Peace talks must have ‘Russian interests, concerns’, says Lavrov

Russian Foreign Minister Sergey Lavrov has said any Ukraine peace talks must focus on creating a “new world order” and take into account “Russian interests, Russian concerns”.

Russia has long said it was leading a struggle against the United States’ dominance over the global stage and argues the Ukraine offensive is part of that fight.Earlier this week, Moscow said it had no choice but to continue its more than yearlong offensive in Ukraine, seeing no diplomatic solution.

“Any negotiation needs to be based on taking into account Russian interests, Russian concerns,” Lavrov said on Friday after meeting his Turkish counterpart Mevlut Cavusoglu in Ankara.

“It should be about the principles on which the new world order will be based,” he said, adding that Russia rejects a “unipolar world order led by ‘one hegemon’”.

Cavusoglu, whose country hosted talks between Russia and Ukraine last year, called for a resumption of dialogue and expressed “concerns that the war will escalate in spring”.

UN-brokered grain deal
Russia has, meanwhile, threatened to bypass the United Nations-brokered grain deal unless obstacles to its agricultural exports were removed.

The talks in Turkey agreed removing barriers was a necessary condition for extending the agreement beyond next month.

The Black Sea grain deal, first signed last July and twice renewed, is an attempt by the UN to ease a food crisis that predated the Russian invasion of Ukraine, but has been made worse by the most deadly war in Europe since World War II.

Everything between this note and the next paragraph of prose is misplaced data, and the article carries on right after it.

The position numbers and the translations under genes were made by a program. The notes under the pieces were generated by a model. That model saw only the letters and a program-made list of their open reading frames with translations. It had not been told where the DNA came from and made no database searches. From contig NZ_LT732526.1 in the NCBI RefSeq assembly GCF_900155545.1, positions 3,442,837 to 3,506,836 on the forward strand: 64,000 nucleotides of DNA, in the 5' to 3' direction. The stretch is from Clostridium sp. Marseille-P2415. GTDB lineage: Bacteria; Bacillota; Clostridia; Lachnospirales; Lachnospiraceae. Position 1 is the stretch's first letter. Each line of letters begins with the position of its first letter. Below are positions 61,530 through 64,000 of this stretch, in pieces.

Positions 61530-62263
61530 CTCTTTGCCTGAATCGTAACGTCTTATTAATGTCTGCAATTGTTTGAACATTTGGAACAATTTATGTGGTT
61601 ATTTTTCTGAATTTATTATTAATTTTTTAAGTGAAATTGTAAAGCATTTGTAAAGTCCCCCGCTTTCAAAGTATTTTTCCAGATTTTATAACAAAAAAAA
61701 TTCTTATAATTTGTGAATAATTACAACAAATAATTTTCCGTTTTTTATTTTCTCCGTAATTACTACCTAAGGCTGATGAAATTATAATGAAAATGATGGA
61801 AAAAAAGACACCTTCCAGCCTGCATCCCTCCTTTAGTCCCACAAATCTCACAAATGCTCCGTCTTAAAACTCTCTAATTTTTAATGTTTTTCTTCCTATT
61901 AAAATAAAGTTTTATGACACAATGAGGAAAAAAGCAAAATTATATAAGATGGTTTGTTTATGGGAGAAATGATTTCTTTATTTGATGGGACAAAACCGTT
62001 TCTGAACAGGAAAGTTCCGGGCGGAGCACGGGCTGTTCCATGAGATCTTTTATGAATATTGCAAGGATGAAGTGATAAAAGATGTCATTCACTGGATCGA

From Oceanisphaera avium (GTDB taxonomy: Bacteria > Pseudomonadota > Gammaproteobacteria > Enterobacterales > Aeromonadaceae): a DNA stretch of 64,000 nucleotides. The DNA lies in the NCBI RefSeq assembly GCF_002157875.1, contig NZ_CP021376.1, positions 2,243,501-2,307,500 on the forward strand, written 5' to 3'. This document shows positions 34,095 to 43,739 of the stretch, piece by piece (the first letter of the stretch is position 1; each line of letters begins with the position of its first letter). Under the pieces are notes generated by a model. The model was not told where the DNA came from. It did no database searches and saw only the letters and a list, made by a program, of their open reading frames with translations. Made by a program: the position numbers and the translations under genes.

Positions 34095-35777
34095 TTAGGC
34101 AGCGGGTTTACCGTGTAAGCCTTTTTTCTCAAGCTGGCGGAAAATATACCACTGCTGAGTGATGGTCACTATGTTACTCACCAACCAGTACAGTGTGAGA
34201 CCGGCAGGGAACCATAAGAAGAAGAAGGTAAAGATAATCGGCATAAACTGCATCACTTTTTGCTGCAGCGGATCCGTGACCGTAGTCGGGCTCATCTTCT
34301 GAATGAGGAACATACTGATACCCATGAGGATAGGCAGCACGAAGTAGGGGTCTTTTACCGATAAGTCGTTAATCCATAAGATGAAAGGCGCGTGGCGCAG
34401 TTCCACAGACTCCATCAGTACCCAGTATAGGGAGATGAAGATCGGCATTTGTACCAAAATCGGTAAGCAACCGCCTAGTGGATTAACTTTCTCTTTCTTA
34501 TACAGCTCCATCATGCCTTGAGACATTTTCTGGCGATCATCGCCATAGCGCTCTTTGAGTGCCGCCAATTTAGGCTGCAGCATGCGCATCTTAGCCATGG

Lavrov said he and Cavusoglu discussed “a failure” to implement the terms of the deal, adding that Russia could work outside it if Western countries maintain what he said were obstacles to agricultural exports that were getting tougher.The deal ensures the safe passage of grains and other commodities from Ukrainian ports despite a Russian naval blockade.

Alongside Lavrov, Cavusoglu told a news conference that Turkey was committed to extending the deal beyond mid-May.

“We attach importance to the continuation of the agreement … not only for Russia and Ukraine’s grain and fertiliser exports, but also for stopping the world food crisis,” Cavusoglu said.“We also agree that the obstacles to the export of Russian grain and fertiliser should be removed. Issues need to be addressed for the grain deal to be extended further.”

Russia and Ukraine are two of the most important producers of agricultural commodities in the world, and major players in the wheat, barley, maize, rapeseed, rapeseed oil, sunflower seed and sunflower oil markets. Russia is also dominant in the fertiliser market.

While Russian food and fertiliser exports are not under sweeping Western sanctions, Moscow says restrictions on payments, logistics and insurance industries are a barrier.

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